There was a significant increase in the number of class actions in 2012 brought by former interns, many of whom were in unpaid positions working in the business sector. But recently the educational community received a wake-up call when Hamilton College was hit with a class action involving its paid interns.
In the Hamilton College case, former employee Benjamin Kozik, representing a class of over 40 former interns of the athletic department, claimed that his role as an intern as intercollegiate/assistant football coach did not qualify as exempt internship (for which minimum wage and overtime requirement did not apply); that he was not an exempt educational employee; and that the stipend he received each month was not enough to properly compensate him for all the regular and overtime hours he worked.
As a result, Kozik is seeking unpaid overtime wages of up to 40 hours per week, liquidated (double) damages, interest and attorneys’ fees. Kozik is also asking the court to award similar amounts for each of the other members of the intern class. While no total damage figure is provided, these claims could easily reach over $5,000,000. This figure does not include the possible award of attorneys’ fees and other litigation costs which could add another $1 million to the total.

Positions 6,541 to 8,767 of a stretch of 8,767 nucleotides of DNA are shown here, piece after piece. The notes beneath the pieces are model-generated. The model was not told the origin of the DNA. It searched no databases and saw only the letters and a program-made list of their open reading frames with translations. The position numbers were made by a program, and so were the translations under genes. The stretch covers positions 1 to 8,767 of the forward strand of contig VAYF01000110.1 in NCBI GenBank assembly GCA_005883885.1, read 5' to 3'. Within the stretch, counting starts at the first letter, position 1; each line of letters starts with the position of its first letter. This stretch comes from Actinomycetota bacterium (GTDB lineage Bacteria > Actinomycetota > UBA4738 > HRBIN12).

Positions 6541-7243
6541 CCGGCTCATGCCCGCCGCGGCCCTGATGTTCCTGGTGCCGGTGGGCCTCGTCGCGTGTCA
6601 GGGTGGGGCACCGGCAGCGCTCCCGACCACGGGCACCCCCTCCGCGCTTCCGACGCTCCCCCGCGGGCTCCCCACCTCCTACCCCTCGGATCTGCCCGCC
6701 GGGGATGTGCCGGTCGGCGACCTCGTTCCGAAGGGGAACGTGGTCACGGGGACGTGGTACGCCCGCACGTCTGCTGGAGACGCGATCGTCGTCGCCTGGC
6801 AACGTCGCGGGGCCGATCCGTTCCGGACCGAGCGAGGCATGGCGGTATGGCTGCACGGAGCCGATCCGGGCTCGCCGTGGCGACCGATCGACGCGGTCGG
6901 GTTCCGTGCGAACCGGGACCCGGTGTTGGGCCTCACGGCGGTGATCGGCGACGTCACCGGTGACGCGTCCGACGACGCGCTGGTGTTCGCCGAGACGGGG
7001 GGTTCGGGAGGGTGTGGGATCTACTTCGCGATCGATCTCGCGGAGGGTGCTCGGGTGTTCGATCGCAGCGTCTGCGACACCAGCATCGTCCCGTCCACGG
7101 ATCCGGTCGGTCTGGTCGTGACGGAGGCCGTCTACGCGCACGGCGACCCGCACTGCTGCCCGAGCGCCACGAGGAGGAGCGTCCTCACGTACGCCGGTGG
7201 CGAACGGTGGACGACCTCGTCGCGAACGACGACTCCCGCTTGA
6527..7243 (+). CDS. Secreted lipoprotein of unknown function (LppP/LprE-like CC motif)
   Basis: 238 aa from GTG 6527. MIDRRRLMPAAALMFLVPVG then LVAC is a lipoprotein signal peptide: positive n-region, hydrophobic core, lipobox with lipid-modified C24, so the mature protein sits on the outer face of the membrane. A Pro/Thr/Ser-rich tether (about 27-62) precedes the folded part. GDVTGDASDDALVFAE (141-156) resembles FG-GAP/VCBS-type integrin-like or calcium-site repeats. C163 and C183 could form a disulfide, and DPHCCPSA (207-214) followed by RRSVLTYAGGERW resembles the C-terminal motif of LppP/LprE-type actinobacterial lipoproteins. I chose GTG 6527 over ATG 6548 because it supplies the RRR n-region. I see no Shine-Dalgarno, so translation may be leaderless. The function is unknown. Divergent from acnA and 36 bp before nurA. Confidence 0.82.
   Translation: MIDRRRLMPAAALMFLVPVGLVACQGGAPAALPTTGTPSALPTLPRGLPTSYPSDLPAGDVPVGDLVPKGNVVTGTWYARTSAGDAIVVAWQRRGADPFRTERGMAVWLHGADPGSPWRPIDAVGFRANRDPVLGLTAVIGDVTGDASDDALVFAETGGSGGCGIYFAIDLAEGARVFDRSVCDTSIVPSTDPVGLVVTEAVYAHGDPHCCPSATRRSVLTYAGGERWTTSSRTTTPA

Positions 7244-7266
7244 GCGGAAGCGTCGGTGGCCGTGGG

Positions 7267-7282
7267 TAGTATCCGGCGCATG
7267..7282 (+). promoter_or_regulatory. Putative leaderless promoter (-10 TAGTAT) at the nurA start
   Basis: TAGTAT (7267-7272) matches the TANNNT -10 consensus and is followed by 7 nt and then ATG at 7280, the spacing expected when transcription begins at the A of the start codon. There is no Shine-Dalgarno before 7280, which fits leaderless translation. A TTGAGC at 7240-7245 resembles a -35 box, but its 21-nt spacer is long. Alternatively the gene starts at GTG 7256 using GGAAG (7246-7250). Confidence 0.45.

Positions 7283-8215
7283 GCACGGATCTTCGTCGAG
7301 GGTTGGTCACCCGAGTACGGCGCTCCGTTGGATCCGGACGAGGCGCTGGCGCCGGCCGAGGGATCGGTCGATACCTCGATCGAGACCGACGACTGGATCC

The Hamilton College case serves as a stark reminder that internship programs — even paid ones — come with risk and should be carefully constructed and periodically reviewed to ensure that they do not run afoul of state and federal wage and hour laws. As we reflect on the new scrutiny of internship programs, several critical lessons arise.
Internship programs, whether paid or unpaid, create risks for schools if they are used as a substitute for low-cost or no-cost workers. Schools that take the time to plan and construct internship programs that are focused on the intern and provide them with an enriching educational experience have far less risk of challenge down the road.
Hopefully the lessons arising out of the Hamilton College dispute will help you navigate the initial decisions and create a program that is designed to minimize liability and create the best educational experience for your interns.
This article appeared on April 15, 2013 on Employment Law360.